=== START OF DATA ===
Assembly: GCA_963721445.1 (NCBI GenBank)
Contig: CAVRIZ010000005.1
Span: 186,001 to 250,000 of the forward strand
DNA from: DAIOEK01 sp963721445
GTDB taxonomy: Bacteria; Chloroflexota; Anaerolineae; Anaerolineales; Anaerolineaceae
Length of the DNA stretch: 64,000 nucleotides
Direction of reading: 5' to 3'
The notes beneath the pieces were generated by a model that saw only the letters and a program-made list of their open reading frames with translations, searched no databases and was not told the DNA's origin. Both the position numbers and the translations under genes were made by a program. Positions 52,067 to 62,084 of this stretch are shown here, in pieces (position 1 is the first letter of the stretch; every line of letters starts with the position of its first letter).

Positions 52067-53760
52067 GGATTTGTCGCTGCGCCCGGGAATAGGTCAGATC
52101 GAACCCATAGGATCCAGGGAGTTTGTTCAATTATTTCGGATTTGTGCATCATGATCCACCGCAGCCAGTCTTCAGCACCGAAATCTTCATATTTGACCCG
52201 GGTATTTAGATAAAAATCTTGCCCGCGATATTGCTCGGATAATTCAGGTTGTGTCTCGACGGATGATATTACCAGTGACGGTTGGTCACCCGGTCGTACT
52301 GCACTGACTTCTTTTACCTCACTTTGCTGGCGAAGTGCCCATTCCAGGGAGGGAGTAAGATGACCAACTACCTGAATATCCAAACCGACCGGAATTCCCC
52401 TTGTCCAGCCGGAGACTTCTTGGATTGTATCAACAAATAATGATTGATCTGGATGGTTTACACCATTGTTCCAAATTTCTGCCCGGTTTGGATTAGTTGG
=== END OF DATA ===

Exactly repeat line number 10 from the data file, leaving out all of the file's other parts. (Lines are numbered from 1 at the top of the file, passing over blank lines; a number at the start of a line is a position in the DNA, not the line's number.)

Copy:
52067 GGATTTGTCGCTGCGCCCGGGAATAGGTCAGATC